Encyclopædia Britannica Series, 2014 – 2015


Reliquary: Encyclopædia Britannica I, 2015, LED Perspex light box, origami cranes made from Encyclopædia Britannica paper
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Encyclopædia Britannica is the oldest English language Encyclopedia in the world and in 2012 it was announced that the 2010 edition was the last printed edition that would be published.

In 1974 my parents purchased a set of Encyclopædia Britannica. The set sat on our family-room shelf for 40 years and oversaw the education of 4 children. In the beginning they were referred to regularly, being a vital source of information for many a school project and often the final say to the dinner table debate.

As we grew the power, relevance and accuracy of these books waned. Suddenly a computer arrived and soon after the Internet, at which point they only collected dust. By 2010 in our home and in the world at large the leather bound, gold trim and hefty books were redundant.

In 2014 I collected them from my family home and began to fold their pages into origami cranes.

Reliquary: Encyclopædia Britannica, is a series of works featuring these cranes. The information contained in these books is present but scattered, intricate and obscure.

Photography by Michael Hall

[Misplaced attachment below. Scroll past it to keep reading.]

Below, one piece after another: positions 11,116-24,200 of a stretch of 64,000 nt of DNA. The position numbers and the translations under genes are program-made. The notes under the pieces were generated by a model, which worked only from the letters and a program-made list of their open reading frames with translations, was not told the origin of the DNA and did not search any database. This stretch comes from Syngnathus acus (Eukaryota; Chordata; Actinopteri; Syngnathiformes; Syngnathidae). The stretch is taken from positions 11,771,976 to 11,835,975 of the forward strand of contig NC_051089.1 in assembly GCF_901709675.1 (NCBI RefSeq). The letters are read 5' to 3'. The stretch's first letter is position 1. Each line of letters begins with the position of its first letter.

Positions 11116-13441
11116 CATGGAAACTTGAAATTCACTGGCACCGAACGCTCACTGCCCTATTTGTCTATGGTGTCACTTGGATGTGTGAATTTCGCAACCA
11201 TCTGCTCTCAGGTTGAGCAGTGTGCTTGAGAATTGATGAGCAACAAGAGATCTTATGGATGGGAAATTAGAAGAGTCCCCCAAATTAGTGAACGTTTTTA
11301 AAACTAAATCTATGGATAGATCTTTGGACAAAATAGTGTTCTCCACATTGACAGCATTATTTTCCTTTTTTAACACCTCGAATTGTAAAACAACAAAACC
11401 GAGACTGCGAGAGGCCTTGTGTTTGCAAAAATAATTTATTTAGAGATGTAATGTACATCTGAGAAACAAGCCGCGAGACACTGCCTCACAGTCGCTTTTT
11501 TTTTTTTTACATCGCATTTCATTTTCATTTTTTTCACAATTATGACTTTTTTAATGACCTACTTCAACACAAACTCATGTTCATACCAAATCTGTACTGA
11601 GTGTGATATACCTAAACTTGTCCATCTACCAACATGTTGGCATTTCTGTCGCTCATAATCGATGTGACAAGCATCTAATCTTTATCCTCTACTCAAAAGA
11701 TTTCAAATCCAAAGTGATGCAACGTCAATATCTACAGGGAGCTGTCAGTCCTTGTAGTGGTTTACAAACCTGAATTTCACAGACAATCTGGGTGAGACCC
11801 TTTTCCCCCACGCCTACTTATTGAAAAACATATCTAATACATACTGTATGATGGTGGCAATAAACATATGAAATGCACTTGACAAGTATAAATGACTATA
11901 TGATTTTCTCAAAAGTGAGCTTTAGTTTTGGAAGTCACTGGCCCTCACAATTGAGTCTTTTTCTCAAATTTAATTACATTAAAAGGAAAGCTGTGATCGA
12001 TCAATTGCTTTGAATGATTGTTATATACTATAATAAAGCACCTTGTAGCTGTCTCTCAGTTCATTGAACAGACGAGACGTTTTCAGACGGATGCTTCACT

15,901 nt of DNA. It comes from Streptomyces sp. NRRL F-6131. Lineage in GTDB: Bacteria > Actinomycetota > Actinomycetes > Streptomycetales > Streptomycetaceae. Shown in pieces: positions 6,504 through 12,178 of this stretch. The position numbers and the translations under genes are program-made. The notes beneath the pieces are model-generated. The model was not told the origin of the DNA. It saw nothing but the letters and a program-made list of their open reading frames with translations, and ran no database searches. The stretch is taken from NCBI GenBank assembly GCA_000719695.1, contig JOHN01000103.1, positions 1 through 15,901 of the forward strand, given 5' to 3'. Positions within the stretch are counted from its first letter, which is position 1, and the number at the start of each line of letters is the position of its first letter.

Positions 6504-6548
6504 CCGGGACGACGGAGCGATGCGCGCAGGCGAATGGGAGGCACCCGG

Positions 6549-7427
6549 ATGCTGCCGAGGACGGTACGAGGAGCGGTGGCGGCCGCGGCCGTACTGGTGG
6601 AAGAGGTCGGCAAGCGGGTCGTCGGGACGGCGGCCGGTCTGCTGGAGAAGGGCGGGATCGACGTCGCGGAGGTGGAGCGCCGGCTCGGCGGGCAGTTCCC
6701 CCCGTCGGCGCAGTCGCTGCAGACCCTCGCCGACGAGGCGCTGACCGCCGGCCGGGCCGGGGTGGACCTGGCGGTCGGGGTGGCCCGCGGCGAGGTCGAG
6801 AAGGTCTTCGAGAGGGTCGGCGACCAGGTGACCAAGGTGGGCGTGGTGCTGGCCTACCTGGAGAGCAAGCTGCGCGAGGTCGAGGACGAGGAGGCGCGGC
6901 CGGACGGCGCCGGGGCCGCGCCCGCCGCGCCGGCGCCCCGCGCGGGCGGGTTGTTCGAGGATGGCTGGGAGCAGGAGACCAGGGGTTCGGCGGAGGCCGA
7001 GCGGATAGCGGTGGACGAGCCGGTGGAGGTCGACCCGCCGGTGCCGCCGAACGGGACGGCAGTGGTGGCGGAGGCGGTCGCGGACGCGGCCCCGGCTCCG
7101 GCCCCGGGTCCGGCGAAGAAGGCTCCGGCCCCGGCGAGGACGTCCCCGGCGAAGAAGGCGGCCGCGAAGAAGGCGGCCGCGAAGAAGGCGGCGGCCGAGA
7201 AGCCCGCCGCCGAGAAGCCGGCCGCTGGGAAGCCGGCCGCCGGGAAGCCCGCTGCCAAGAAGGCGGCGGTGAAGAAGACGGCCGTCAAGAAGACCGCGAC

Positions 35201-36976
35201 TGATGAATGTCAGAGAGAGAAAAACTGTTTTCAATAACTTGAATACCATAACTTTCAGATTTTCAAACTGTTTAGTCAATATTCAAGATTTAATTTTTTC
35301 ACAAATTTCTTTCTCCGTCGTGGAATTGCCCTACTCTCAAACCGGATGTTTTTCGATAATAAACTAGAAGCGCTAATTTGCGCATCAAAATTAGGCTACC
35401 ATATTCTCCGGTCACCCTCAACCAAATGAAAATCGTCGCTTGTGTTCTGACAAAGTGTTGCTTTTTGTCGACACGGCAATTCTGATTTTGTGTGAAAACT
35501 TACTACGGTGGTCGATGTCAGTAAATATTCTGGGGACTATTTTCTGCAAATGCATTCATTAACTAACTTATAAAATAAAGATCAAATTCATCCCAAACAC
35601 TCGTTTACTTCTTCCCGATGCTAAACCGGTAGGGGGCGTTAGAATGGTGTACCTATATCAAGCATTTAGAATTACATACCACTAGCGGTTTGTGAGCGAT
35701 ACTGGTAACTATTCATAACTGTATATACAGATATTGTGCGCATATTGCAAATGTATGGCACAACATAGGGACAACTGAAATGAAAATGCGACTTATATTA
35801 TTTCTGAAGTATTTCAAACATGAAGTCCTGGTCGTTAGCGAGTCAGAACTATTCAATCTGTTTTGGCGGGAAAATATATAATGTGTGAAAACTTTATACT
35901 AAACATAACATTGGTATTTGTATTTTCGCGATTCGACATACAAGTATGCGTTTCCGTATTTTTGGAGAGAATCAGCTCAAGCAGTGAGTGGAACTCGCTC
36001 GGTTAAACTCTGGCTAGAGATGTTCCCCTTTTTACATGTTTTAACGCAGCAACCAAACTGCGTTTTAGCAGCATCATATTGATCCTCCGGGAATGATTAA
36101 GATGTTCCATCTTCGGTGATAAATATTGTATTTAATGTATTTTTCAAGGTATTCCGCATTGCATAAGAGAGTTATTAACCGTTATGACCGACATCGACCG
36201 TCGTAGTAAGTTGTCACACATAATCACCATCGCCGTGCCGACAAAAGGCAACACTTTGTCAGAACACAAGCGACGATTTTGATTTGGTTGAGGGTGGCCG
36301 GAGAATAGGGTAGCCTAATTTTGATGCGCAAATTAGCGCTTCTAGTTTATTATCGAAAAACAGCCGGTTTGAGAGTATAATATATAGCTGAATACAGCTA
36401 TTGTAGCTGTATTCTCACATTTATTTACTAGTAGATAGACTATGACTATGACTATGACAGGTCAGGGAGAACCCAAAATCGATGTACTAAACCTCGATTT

Reliquary|Found Bodies Series, 2012 – 2015

Lace is a collector of things. From dead insects to broken stained glass to redundant encyclopedia. Lace keeps them with her until it’s time to process them into artworks. The remains of these processes often result in a reliquary.

When Lace embosses dead insects into paper she is often able to save the wings and bodies turned to dust after going through the etching press. She arranges these remains into patterns.Reliquary  Reliquary I

Photography by Anthea Pokroy

Labour|Labour, 2014

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Labour|Labour, found object (circa 1970’s industrial loom), fishing line, fishing flies, Perspex and electronics, Speke Gallery, Johannesburg, 2014

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Labour|Labour is an interactive installation made from a found object, the object is the innards of a circa 1970’s industrial loom. The loom was rescued from a building in the Johannesburg CBD. The building was being renovated from a factory for sporting equipment to a residential building. Lace removed the casing and cleaned off the oil and glue to reveal the current structure. She then immobilised elements of the previous mechanical movement and altered other elements to allow the loom to twitch in the manner in which it does now. The movement of the loom is triggered by a motion sensor in the room, this sensor picks up the viewers movement in proximity to the piece. The pulsing of the lights is based on a panicked heart rate.

Photography by James Fox

Ouroborous, 2013

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Ouroborous, fishing line, steel poles and rhino skeleton, Nirox Foundation, Johannesburg and Spier Wine Farm, Cape Town, 2013

Photography by Aatish Ramkaran

Phototaxis, 2012

With her temporary and site specific installations and performances has points of departure, Lace collapses and builds permanent and portable objects.

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Phototaxis, fishing line, fishing flies and birch plywood, 2012

Photography by Adriaan Louw and thanks to Southern Guild